> - has no casts in the implementation,
No casts force virtuals into the library. Where is it written
that all good code shouldn't have any casting? Casting is
commonly used in templates to share internals and implementation
and can be done safely and portably.
> - uses standard library where appropriate,
By design libsigc++ depends on nothing, not even STL. Since
STL isn't used in many systems this is a feature. If an when
the quality of STL implementations rises to universal acceptance
and use libsigc++ could be made to use it. Also libsigc++ has
polymorphic list elements which really can't be represented by
STL, so much of it was necessary.
> - makes writing generic code easier by using consistent naming
> (signal<>, signal<A> vs Signal0<>, Signal1<A> etc.)
Libsigc++ is consistant with Gtk-- which is consistant with
Gtk+. That is the cost of starting with one project.
Not having the number means really poor error messages. Good
errors were considered worth the effort. Also your system
completely rules out marshallers and expansion by using
Gtk-- requires up to 6 arguments with marshallers and return
codes. Six arguments would cause yours to give totally
unreadable error messages with signal<foo,void,void,void,void,void>
Marshallers require optional arguments which would force the
user to type out all those voids. And if you need one more
signal/slot argument it is impossible to do with your system.
> To be fair, I have to write what you cannot find in my library:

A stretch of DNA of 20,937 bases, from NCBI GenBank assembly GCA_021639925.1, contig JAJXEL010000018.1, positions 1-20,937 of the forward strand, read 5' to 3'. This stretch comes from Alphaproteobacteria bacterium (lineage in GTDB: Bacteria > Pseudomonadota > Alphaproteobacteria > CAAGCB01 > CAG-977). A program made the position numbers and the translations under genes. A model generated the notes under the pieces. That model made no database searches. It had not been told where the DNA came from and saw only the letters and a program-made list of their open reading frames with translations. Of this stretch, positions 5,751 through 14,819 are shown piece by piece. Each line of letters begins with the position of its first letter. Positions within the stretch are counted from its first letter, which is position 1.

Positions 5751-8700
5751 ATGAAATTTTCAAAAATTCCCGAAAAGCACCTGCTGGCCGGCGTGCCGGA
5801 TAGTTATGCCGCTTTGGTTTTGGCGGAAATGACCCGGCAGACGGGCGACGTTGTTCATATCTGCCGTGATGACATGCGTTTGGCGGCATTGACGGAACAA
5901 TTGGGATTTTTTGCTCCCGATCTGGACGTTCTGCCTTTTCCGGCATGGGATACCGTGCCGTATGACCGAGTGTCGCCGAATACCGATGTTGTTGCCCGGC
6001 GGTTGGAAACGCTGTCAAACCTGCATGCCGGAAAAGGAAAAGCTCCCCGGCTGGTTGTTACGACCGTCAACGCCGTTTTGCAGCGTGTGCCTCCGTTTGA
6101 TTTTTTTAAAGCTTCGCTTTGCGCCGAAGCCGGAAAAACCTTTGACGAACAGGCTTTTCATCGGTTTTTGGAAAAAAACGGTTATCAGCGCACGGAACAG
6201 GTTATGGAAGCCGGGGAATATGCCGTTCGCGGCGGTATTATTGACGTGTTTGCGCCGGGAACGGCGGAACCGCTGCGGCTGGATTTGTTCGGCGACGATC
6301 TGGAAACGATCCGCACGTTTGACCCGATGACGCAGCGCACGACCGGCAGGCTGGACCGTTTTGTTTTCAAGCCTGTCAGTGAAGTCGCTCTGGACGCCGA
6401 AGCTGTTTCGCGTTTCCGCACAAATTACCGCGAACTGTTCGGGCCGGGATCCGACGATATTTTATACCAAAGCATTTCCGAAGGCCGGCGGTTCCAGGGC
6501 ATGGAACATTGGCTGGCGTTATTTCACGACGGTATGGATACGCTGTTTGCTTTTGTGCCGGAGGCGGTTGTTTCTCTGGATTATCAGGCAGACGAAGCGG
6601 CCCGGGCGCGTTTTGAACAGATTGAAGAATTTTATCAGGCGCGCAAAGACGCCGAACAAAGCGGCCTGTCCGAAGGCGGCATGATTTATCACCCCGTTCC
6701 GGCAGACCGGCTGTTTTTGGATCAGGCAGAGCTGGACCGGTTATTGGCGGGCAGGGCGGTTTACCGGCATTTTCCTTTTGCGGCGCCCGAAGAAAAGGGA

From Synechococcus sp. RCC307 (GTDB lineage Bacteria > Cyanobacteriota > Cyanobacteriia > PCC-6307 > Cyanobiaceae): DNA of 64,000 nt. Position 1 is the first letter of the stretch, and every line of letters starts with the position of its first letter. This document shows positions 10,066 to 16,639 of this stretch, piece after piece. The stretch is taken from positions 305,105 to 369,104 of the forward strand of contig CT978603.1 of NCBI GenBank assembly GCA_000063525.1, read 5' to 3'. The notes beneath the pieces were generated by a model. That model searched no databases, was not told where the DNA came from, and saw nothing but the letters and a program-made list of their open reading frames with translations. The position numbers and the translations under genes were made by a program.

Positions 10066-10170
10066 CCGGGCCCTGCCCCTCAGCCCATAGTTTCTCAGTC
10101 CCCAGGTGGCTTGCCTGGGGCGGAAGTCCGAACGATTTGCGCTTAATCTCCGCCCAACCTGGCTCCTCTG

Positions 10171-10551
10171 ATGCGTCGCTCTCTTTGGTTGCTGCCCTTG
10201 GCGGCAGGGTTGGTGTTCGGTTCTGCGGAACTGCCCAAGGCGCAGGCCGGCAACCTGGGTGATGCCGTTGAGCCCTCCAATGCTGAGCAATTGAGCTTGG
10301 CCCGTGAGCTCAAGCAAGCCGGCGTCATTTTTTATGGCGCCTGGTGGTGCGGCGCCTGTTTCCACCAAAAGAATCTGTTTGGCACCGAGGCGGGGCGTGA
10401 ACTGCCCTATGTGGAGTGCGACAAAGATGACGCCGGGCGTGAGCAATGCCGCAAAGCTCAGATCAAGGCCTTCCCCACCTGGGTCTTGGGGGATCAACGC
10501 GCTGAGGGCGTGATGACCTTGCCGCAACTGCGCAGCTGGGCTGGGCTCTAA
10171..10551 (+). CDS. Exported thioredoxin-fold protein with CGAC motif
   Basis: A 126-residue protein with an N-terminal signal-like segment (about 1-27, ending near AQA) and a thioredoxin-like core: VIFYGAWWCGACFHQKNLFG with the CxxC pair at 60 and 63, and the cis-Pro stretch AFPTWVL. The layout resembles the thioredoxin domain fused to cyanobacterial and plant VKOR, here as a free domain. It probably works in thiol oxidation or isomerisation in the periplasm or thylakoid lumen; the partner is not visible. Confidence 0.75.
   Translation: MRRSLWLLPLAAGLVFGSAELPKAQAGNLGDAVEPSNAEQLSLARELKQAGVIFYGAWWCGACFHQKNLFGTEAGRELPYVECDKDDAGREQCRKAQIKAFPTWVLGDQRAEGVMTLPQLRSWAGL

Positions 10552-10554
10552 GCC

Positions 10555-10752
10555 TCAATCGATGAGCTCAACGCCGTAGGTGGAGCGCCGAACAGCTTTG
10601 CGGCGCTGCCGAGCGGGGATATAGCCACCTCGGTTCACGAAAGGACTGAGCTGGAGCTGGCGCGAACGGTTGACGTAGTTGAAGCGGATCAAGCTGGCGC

> - signals returning values
> - user-defined marshaling of arguments
> First was a design decision. Second was a tradeoff, and can be added
You missed portablity. Libsigc++ has a portablity in the template
realm which is unparalleled. It can be ported to gcc 2.7.2 and
Visual C++ 5.0 and still make full use of the library.
Your proposed system doesn't come close to touching what is
required for Gtk--, a vast and complicated library built on
signal/slot concepts. Thus I think your system is more of a
toy than what could be used in a standard.
Now I am not saying that yours should be rejected from boost, (I
am not at all associated with the project) merely there is far
more to consider. I have talked to tons of people who read through
libsigc++ code, felt it was too complicated and sent me a reduced
system of one type or another. However, all thus far have become
convinced that the problem is not nearly as easy and clear cut
as I started exposing the issues.
Also mentioned in a later this thread that libsigc++ contains a nearly
complete thread wrapper. This is with really good reason.
Signal/Slots are anonymous. Thus it is not possible for a user
to thread safe their own code. They don't know all the
receivers nor should they be able to find them out. Thus
any signal/slot system must deal with at least some thread
concepts internally. Also speed was a consideration for libsigc++
at least the first implementation. In order to "void" a return
code you would have to use an exception or a thread safe flag.
A thread safe flag is 40 times faster even when the try/catch is
trivial. You don't have marshallers or returns so you haven't
faced the problem.
(Libsigc++ is still working on a good rwlock which is needed to
make it thread safe.)
Anyway, thanks for another signal/slot system to scrutanize. I
will look it over some more later when I reconsider some of libsigc++